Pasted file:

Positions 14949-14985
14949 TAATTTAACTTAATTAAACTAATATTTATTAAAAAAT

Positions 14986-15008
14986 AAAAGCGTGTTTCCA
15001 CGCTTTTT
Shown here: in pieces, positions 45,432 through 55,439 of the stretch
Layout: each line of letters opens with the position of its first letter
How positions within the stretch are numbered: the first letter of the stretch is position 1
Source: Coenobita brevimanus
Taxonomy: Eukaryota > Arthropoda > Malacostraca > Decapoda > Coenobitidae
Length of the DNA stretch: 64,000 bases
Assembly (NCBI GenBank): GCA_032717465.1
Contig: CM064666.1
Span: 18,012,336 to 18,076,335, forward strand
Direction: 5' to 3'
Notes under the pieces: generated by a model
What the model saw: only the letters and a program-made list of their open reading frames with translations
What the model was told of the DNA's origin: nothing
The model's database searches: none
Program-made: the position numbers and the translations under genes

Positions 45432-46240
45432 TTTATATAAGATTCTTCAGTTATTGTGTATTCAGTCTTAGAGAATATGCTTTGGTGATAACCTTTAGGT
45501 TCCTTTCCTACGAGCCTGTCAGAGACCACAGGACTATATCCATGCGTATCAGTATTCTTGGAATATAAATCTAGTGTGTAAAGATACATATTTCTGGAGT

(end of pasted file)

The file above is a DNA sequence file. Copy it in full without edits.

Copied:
Positions 14949-14985
14949 TAATTTAACTTAATTAAACTAATATTTATTAAAAAAT

Positions 14986-15008
14986 AAAAGCGTGTTTCCA
15001 CGCTTTTT
Shown here: in pieces, positions 45,432 through 55,439 of the stretch
Layout: each line of letters opens with the position of its first letter
How positions within the stretch are numbered: the first letter of the stretch is position 1
Source: Coenobita brevimanus
Taxonomy: Eukaryota > Arthropoda > Malacostraca > Decapoda > Coenobitidae
Length of the DNA stretch: 64,000 bases
Assembly (NCBI GenBank): GCA_032717465.1
Contig: CM064666.1
Span: 18,012,336 to 18,076,335, forward strand
Direction: 5' to 3'
Notes under the pieces: generated by a model
What the model saw: only the letters and a program-made list of their open reading frames with translations
What the model was told of the DNA's origin: nothing
The model's database searches: none
Program-made: the position numbers and the translations under genes

Positions 45432-46240
45432 TTTATATAAGATTCTTCAGTTATTGTGTATTCAGTCTTAGAGAATATGCTTTGGTGATAACCTTTAGGT
45501 TCCTTTCCTACGAGCCTGTCAGAGACCACAGGACTATATCCATGCGTATCAGTATTCTTGGAATATAAATCTAGTGTGTAAAGATACATATTTCTGGAGT